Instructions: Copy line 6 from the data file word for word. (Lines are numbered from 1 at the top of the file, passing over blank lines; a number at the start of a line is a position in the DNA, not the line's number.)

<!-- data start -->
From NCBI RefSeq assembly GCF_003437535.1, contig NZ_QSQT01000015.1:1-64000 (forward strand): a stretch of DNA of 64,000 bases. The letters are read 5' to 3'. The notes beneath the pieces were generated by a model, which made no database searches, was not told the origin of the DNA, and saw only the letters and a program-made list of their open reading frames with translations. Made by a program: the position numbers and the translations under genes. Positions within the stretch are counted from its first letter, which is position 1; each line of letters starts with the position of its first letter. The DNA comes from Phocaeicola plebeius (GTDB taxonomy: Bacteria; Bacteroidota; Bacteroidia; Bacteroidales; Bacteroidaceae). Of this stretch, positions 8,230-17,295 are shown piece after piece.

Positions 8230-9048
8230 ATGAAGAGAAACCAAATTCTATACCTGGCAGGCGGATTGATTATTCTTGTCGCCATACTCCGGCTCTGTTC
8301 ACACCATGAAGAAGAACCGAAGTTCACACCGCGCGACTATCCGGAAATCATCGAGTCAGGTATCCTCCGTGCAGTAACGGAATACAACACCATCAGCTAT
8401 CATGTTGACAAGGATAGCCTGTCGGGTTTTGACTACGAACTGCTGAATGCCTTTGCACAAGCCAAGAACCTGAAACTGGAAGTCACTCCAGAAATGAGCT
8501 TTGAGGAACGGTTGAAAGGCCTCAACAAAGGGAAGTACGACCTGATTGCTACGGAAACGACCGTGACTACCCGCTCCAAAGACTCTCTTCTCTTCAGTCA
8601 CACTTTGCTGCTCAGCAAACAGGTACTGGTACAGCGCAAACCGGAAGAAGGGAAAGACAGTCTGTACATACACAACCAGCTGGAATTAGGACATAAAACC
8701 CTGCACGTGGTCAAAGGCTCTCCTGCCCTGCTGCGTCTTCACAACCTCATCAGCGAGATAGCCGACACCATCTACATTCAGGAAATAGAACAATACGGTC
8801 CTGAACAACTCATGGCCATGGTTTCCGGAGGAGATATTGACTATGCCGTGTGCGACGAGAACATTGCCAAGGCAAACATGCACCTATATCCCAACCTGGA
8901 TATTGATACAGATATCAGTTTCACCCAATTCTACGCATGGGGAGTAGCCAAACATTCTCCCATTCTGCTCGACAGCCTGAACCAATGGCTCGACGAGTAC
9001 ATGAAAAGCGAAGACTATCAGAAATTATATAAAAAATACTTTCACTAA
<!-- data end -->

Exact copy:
8501 TTGAGGAACGGTTGAAAGGCCTCAACAAAGGGAAGTACGACCTGATTGCTACGGAAACGACCGTGACTACCCGCTCCAAAGACTCTCTTCTCTTCAGTCA